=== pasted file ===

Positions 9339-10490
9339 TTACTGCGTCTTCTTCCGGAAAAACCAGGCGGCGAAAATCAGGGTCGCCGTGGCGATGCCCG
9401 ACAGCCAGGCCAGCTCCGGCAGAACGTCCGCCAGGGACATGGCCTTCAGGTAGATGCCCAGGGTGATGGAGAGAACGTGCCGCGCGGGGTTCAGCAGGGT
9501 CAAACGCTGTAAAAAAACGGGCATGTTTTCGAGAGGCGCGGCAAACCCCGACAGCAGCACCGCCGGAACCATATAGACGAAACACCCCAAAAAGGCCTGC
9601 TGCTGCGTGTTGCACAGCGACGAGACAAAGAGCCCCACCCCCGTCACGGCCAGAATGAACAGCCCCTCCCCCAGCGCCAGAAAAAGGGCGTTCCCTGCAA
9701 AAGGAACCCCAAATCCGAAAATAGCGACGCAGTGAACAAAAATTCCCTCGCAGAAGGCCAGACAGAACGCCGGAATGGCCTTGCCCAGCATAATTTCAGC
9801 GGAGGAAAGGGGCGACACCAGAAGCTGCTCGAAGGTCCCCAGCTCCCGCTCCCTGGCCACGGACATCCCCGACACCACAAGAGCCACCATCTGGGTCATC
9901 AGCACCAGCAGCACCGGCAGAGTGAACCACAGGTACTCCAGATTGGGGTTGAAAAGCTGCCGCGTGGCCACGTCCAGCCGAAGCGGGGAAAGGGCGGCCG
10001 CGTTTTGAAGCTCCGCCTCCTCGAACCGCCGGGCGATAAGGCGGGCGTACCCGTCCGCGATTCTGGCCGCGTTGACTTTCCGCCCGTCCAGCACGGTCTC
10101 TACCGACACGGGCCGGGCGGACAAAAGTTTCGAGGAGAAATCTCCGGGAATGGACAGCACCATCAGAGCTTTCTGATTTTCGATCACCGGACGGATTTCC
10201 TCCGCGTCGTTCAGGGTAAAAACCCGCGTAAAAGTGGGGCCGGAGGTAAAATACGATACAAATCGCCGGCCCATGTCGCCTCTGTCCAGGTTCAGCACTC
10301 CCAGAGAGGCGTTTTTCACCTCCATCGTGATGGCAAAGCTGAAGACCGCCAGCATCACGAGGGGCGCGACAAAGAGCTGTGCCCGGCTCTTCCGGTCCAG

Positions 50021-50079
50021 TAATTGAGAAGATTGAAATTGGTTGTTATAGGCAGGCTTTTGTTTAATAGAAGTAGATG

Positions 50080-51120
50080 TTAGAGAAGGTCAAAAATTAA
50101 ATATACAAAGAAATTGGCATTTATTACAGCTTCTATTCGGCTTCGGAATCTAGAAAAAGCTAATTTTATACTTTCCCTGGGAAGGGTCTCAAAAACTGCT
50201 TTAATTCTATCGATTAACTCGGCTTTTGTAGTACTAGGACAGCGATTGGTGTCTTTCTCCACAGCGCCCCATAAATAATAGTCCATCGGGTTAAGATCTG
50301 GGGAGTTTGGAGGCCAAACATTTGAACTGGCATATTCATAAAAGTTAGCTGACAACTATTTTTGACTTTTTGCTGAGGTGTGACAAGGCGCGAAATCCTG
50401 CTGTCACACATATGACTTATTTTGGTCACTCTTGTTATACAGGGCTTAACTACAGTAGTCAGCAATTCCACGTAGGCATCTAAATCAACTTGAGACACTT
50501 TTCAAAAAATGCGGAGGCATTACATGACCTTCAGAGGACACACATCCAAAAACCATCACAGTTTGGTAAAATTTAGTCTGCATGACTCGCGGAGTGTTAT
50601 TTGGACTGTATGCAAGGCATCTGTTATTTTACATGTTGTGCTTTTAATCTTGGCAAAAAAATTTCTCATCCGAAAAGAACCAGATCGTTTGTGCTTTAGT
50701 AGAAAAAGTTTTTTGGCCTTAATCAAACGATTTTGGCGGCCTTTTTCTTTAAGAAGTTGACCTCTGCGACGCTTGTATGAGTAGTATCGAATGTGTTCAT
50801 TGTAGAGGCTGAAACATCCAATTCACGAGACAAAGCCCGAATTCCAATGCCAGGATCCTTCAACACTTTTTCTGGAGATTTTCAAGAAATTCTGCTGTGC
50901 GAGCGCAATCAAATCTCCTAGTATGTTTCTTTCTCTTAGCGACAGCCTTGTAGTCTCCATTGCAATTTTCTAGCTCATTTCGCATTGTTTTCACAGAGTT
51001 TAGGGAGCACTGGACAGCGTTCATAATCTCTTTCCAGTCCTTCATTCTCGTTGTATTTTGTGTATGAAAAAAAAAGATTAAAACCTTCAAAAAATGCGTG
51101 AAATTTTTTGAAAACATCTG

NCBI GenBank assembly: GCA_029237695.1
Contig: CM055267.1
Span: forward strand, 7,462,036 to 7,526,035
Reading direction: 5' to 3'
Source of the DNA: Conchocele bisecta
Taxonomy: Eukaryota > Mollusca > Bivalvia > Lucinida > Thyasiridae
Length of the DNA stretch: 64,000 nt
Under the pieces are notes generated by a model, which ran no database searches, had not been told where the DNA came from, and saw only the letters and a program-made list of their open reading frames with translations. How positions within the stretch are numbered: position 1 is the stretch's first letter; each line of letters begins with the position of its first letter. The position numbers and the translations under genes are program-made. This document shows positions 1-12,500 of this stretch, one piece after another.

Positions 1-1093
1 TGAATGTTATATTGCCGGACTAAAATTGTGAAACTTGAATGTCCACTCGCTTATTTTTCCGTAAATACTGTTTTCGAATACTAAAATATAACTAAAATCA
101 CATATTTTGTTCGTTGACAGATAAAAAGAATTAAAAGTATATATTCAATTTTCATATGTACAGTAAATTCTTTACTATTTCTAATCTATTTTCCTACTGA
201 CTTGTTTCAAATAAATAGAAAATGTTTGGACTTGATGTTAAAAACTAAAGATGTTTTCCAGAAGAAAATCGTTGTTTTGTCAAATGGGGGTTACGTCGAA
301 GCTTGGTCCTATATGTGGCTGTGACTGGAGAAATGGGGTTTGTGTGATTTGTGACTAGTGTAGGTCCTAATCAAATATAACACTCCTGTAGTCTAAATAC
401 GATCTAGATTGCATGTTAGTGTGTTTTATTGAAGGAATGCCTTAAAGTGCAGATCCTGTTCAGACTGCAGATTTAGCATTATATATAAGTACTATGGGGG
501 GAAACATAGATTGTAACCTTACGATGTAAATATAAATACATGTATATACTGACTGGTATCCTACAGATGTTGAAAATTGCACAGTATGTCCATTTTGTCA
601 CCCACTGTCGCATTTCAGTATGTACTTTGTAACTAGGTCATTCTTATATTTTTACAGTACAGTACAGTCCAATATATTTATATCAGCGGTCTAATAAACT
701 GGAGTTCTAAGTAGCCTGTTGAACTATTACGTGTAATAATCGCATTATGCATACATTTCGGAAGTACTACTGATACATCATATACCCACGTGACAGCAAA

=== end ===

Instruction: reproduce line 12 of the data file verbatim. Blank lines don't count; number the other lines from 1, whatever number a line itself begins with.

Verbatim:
10301 CCAGAGAGGCGTTTTTCACCTCCATCGTGATGGCAAAGCTGAAGACCGCCAGCATCACGAGGGGCGCGACAAAGAGCTGTGCCCGGCTCTTCCGGTCCAG